Wednesday, 12 November 2014

Crohn's Disease - DIARY - Endoscopy

This is the 8th endoscopy/banding session since June 2012. You'd think by now I'd be an old hand at it. Of all the tests/procedures I've undergone I'd stick this high on the list of unpleasantness.

Monday 10th November 2014 - Endoscopy Day

All my previous appointments had been early morning affairs but this one was set for the afternoon - 2:00pm. We arrived at St.Thomas' 30 minutes early, after a short walk up from Waterloo Station. The new Endoscopy Suite is on the first floor, with the waiting area overlooking the Houses of Parliament.
Arriving at St.Thomas' Endoscopy Suite
I booked in and we'd only been sitting there for a few minutes when I was called in by a nurse to run through the pre-procedure checklist -

Have you got someone with you to escort you home? Yes, my wife
Do you know what is involved in this procedure? Yes, I've had it before
When did you last eat or drink?  7 o'clock this morning
What medications are you on? Omeprazole, Propanolol, Loperamide
Are you having sedation? Yes

Answering "Yes" to the last question meant needing a cannula. The nurse chose a good vein and it was inserted without any fuss. She explained that there was one other patient ahead of me but they were having both an endoscopy and colonoscopy in one go and it would be quite a lengthy procedure. I said that I hoped the two cameras didn't meet, which I thought was quite amusing, but she replied that they are done separately and I just looked stupid. That will teach me to try and be funny.
I was shown to the waiting room and my wife was told to come back and get me in 2 hours time. She wandered off up Whitehall to the National Gallery to see some of her favourite paintings.
The Cenotaph in readiness for Remembrance Day
Back in the waiting room another nurse appeared to explain what was causing the delay to my procedure and that I would be seen shortly. He described the patient ahead of me as being "topped and tailed". He asked if I had seen a doctor yet to which I replied "No". After another few minutes the doctor duly arrived and briefly ran through the risks before asking me to sign the consent form. One thing he said, which I hadn't been told before, was that the risk of the varices bleeding was at its greatest around a week after the procedure at which point the banded section should have formed scabs.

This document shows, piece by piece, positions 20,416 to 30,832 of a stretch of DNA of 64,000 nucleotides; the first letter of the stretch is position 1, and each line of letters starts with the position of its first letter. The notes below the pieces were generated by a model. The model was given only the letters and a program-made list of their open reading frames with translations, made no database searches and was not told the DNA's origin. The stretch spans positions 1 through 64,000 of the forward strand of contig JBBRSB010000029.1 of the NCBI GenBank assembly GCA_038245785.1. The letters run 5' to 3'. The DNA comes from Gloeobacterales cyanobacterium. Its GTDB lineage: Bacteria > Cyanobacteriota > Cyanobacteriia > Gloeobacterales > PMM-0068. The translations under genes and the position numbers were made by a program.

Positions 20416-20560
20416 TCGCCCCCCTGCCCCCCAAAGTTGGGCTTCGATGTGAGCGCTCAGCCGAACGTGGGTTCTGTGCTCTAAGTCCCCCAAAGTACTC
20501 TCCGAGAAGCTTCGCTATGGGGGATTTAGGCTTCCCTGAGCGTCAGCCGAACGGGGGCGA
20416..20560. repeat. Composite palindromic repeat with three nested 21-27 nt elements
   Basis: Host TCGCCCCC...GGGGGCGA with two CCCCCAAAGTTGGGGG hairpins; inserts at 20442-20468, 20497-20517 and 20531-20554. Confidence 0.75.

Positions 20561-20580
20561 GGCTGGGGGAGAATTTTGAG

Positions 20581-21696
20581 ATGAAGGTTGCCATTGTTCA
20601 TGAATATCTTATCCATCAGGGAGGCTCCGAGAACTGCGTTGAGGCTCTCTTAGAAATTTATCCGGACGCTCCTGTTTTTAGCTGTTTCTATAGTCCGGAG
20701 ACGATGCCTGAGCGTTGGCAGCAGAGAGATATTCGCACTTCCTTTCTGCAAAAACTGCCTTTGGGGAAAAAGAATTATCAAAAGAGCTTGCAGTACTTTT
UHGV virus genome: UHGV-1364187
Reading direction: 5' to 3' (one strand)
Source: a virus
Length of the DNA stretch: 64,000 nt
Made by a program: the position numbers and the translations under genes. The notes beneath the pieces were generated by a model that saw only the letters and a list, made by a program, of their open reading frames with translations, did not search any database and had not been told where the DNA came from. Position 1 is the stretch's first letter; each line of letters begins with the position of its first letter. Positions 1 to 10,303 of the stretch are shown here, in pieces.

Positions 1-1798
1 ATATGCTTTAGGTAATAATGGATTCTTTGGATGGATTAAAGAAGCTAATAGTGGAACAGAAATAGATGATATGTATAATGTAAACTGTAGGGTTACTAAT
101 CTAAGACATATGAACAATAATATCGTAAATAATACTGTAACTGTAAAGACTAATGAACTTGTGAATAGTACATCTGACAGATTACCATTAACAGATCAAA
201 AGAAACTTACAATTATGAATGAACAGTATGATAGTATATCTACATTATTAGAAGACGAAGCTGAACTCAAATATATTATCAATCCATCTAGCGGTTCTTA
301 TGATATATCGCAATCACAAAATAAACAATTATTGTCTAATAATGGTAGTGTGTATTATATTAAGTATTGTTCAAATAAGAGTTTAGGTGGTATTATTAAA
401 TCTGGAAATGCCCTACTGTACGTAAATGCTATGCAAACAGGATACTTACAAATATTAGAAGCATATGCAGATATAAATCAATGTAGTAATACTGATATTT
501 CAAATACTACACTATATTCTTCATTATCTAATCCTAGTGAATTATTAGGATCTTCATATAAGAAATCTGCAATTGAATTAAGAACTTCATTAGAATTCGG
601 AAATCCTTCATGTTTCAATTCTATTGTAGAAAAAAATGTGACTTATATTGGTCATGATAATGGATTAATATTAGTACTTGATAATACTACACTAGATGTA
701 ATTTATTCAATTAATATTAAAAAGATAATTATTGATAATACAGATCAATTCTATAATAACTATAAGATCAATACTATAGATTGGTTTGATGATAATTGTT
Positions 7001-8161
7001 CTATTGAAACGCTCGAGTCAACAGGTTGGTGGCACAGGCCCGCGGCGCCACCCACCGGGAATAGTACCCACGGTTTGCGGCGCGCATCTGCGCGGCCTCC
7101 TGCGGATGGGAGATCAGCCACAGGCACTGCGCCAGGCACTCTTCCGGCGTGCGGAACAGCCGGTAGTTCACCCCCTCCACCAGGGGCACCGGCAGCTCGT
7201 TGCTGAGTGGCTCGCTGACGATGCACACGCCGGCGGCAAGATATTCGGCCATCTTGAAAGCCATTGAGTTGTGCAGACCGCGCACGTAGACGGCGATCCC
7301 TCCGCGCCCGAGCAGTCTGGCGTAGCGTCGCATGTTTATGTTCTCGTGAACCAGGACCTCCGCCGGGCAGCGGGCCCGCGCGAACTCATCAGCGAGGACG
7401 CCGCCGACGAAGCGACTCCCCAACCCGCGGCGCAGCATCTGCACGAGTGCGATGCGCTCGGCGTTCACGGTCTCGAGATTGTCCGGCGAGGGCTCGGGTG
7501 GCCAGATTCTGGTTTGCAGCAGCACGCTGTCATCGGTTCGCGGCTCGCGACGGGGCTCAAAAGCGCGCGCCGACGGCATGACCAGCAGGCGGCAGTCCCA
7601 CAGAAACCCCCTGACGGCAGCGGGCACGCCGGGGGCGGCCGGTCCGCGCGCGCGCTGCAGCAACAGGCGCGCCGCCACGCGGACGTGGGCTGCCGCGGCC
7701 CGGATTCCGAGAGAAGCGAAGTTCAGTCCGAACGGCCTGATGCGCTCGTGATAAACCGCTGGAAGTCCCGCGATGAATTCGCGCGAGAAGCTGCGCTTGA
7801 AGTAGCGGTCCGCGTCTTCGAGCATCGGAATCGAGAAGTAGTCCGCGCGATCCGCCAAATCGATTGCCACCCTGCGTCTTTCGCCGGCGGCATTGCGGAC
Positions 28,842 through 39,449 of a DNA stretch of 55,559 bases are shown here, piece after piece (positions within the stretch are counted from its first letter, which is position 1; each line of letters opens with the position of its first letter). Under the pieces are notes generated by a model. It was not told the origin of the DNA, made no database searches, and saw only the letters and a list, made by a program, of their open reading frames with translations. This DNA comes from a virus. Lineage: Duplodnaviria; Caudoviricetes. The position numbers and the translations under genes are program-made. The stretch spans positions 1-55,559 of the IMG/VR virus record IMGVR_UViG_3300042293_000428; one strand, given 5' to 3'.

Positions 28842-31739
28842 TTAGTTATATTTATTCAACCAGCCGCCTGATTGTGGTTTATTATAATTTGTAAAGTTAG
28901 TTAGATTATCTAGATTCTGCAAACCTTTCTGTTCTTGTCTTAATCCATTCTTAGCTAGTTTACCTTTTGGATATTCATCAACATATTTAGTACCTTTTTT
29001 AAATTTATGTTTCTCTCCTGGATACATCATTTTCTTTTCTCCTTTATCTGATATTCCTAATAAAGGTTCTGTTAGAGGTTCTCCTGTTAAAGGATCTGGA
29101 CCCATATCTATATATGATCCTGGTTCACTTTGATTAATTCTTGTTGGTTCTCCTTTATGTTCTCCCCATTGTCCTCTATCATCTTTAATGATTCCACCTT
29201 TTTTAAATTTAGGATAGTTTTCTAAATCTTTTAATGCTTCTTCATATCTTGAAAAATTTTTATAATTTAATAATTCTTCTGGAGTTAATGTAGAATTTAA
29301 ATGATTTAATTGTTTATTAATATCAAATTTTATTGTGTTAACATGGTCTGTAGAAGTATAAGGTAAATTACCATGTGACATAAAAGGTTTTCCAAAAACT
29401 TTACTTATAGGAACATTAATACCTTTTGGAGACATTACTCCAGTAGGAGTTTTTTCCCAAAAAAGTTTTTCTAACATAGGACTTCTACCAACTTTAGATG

I was then lead into the Procedure Room where three nurses were waiting and I lay down on the bed. I explained that I had one request - "please don't put the gag in until I'm about to go under". One of the nurses, who was looking at me in a strange way, asked "what gag?" I explained is was the green, plastic object which goes between your teeth to protect them and stop you biting the endoscope. "Oh the mouthguard. When you said gag... well let's not go there!"

Time for the Xylocaine spray - a local anaesthetic that tastes of burnt bananas and deadens the back of the throat.  This was the bit I was dreading as just the thought of the spray makes me want to retch. It wasn't too bad! Next the oxygen supply was positioned under my nose and I was asked to roll onto my left side.

Now the bit I was looking forward to - sedation. The doctor injected two syringes of Midazolam and Fentanyl. One of the nurses was stroking my head, telling me to concentrate on my breathing to visualise something pleasant. At this point I expected to slip away into temporary darkness....

For previous procedures I have been put out cold and then woken up in Recovery. This time I was aware of what was going on and must have been awake, although very drowsy. I managed to take a photo of the endoscope but don't remember doing it! Sad on both counts.
I spent a while in Recovery and then walked round to another waiting area where my wife joined me. A nurse removed my cannula and gave me a copy of the Endoscpy Report. They had found two large varices which had been banded. Bad news as I was hoping they had not grown any worse since last year. Worse news - I need a further procedure in 4 weeks time to see how successful this banding session was.
Endoscopy Report - but no pictures taken
We made our way back to the train station and then had a lift home. I spent most of the evening asleep. I don't know why I feel so weak this time. The whole procedure has hit me for six. I was pleased with the advice not to go to work the following day but extended it a further day as I really didn't feel up to traveling up to London to work.

It's left me wondering if the varices will continue to grow at their current pace and that the time between procedures is going to get less and less. A question for the doctor in 4 weeks time